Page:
Antonino Zecchini

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Antonino Zecchini (7 December 1864 – 17 March 1935) was an Italian prelate of the Catholic Church who worked in the Baltic nations from 1921 to 1935 as a diplomat and Church administrator; he became an archbishop in 1922. He devoted the first half of his career from 1892 to 1920 to pastoral work, preaching and education in the Italian and Slovenian regions of the Austro-Hungarian Empire.

Training and ministry in the Austro-Hungarian Empire[edit]

Antonino Zecchini was born on 7 December 1864 in Visco, a town now in the Province of Udine, Italy, then part of the Austrian Empire. He studied in Gorizia. He entered the Jesuits and studied at their novitiates in France and Spain. He wrote that he hoped to work in mission countries, especially "the Austrian coast because I like the Friulian, Italian, German and Slovenian languages". From 1883 to 1886 he studied philosophy in Portorè; from 1887 to 1890 he taught Latin and Greek at the Jesuit high school in Zadar.[1]

He was ordained a priest in 1892 and in 1897 he went to Soresina, now in the Italian Province of Cremona, to study theology. From 1898 to 1921 he performed pastoral work in and around Gorizia while also teaching languages and canon law. During the First World War, he was in charge of missions for refugees and the sick in Trieste.[1]

Diplomacy and administration in the Baltic nations[edit]

In 1921, the Holy See sent him as an Apostolic Visitor to assess the situation of Catholics in the three newly independent Baltic nations.[1][a] On 25 October 1922, Pope Pius XI named him titular archbishop of Myra and Apostolic Delegate to Latvia, Lithuania, and Estonia.[2] He received his episcopal consecration on 21 December 1922 from Cardinal Andreas Frühwirth.[citation needed] Over the next 15 years, his work took a very different shape in each of these countries.


Of the three Baltic nations, Lithuania had the largest Catholic population and Zecchini chose to live in Kaunas at first but his relationship with the government was always contentious and he left within a year. In the ongoing conflict between Lithuania and Poland, the Holy See found it far more important to develop good relations with Poland, which provoked popular hostility in Lithuania and made Zecchini's position untenable.[b] After years without meaningful progress in building a relationship with successive Lithuanian governments,[3] he was replaced as Delegate to Lithuania on 10 March 1927 by Lorenzo Schioppa.[4]


Estonia had a tiny Catholic population. On 1 November 1924, Pope Pius XI appointed Zecchini Apostolic Administrator of Estonia, a new ecclesiastical jurisdiction created that day by taking territory from the Diocese of Riga in Latvia. It consisted of just four parishes. Zecchini initiated discussions for a concordat between the Holy See and Estonia.[5] On 11 May 1931, he was succeeded as Administrator by Eduard Profittlich, another Jesuit.[5] Zecchini resigned as Apostolic Delegate to Estonia on 22 October 1933.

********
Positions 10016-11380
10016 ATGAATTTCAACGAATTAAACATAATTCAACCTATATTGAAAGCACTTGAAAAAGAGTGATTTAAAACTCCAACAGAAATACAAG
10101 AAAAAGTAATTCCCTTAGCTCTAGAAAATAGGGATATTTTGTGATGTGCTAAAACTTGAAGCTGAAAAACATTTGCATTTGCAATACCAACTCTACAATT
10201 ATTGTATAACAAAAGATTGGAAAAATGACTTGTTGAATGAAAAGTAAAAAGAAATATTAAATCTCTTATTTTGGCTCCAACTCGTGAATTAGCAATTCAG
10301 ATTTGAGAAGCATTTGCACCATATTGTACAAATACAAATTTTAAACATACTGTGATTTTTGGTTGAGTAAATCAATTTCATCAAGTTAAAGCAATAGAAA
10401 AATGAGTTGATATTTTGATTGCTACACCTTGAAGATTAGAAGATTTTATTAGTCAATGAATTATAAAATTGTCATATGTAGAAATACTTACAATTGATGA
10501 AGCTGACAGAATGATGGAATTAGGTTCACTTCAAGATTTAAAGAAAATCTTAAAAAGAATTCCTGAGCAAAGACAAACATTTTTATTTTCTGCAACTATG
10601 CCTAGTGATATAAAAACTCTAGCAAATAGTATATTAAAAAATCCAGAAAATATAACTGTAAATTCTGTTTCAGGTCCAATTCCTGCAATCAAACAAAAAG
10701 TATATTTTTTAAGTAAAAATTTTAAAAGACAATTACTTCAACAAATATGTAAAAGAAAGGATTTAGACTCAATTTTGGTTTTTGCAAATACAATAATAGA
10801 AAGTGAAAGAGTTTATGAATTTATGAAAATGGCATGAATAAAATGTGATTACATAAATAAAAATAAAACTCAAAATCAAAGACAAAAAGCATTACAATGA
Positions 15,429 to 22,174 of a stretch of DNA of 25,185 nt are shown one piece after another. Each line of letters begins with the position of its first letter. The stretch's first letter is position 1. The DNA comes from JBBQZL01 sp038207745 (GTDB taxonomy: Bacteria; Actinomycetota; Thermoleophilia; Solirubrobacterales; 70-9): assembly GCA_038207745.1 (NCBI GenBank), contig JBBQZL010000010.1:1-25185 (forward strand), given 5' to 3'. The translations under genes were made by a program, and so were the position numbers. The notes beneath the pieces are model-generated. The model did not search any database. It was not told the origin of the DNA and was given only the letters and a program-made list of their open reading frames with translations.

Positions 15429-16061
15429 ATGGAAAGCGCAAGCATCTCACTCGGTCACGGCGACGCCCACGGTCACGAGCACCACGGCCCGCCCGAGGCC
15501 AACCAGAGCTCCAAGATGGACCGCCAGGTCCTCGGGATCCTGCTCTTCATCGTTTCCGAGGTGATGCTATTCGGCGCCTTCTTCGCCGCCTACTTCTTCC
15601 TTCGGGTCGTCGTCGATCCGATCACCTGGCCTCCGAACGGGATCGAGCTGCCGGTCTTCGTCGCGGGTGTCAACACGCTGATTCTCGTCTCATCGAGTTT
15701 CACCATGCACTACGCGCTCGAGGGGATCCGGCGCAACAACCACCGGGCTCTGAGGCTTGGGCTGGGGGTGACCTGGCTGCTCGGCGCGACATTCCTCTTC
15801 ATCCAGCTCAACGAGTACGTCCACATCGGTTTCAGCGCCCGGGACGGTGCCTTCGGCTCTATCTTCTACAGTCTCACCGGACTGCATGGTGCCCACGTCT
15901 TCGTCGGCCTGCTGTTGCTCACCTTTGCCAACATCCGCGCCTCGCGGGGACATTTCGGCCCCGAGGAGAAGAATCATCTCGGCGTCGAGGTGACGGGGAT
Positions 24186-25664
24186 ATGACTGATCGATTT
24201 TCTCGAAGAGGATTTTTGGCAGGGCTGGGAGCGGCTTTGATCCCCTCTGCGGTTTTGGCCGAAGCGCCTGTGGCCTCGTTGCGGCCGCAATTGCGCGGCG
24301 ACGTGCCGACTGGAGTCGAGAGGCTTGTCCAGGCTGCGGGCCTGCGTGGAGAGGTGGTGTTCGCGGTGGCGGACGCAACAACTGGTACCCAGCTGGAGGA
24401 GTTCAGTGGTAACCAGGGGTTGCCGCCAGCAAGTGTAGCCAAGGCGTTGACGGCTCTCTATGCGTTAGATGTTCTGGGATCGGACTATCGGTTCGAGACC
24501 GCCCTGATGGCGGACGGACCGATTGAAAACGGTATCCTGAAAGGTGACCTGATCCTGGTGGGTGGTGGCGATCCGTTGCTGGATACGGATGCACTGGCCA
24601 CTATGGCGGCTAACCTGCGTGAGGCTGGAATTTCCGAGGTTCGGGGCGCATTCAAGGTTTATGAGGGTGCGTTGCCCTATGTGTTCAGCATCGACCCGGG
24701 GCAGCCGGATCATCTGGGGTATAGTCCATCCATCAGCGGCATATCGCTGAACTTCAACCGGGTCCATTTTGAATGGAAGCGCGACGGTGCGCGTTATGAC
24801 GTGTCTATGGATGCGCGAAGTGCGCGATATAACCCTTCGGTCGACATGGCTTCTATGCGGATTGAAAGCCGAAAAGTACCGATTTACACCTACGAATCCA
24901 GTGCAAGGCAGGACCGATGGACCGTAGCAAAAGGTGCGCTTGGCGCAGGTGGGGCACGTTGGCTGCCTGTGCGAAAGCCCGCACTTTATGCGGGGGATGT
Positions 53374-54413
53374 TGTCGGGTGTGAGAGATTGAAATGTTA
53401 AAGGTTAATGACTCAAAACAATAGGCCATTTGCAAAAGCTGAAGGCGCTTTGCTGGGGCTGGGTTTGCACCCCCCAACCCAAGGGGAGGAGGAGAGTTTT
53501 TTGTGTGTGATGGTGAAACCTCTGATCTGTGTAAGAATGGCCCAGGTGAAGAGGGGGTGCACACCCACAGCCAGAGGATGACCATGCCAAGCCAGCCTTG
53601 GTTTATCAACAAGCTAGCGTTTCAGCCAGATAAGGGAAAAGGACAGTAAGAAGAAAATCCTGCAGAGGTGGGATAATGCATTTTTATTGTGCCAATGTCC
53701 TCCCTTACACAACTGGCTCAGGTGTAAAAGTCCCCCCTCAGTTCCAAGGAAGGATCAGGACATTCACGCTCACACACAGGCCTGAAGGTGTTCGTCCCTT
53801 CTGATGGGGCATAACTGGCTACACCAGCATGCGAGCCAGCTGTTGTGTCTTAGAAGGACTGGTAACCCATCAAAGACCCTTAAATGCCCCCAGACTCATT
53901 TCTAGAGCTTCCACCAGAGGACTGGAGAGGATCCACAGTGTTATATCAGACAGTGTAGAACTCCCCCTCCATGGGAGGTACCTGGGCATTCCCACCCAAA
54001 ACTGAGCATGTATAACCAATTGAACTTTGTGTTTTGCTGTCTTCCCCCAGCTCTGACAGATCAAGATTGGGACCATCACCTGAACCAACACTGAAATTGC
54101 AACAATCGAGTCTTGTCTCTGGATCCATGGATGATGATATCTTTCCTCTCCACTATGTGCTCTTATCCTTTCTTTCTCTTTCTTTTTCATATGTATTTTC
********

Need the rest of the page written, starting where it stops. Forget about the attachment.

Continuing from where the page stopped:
Zecchini settled in Riga, Latvia, after assessing the situation in Lithuania.[1] He was the key Church official working on the concordat that Latvia and the Holy See signed on 30 May 1922.[5][6] He continued to build the Holy See's relationship with the Latvian government. Without the challenge presented in Lithuania by Polish claims, the Vatican could make a supportive gesture, for example, by raising the status of the Diocese of Riga to an Archdiocese on 25 October 1923.[7] On 14 April 1926, Pope Pius named him Apostolic Internuncio to Latvia.[8]

Zecchini died in Riga on 17 March 1935 at the age of 70.[9][1]


  1. ^ When he was named Apostolic Delegate in 1922, his previous title was "Apostolic Visitor to the Baltic Countries".[2]
  2. ^ The Vatican appointed a Polish auxiliary bishop for Vilnius, Kazimierz Mikolaj Michalkiewicz, on 12 January 1923 when control of that city was disputed but under Polish occupation.[1]


  1. ^ a b c d e f Tassin, Ferruccio. "Zecchini, Antonino". Dizionario Biografico dei Friulani (in Italian). Retrieved 7 August 2019.
  2. ^ a b Acta Apostolicae Sedis (PDF). Vol. XIV. 1922. pp. 594, 608 (visitor title), 617. Retrieved 6 May 2020.
  3. ^ Pease, Neal (2012). "Review of Perna Relazioni tra Santa Sede e Repubbliche baltiche". The Catholic Historical Review. 98 (2): 392–93. JSTOR 23240182.
  4. ^ Acta Apostolicae Sedis (PDF). Vol. XIX. 1927. p. 164. Retrieved 30 March 2020.
  5. ^ a b c Salo, Vello (2002). "The Catholic Church in Estonia, 1918-2001". The Catholic Historical Review. 88 (2): 281–92, esp. 283. JSTOR 25026147.
  6. ^ Acta Apostolicae Sedis (PDF). Vol. XIV. 1922. pp. 577–82. Retrieved 8 May 2020.
  7. ^ Acta Apostolicae Sedis (PDF). Vol. XV. 1923. pp. 585–6. Retrieved 8 May 2020.
  8. ^ Acta Apostolicae Sedis (PDF). Vol. XVIII. 1926. p. 229. Retrieved 8 May 2020.
  9. ^ Acta Apostolicae Sedis (PDF). Vol. XXVII. 1935. p. 168. Retrieved 7 May 2020.
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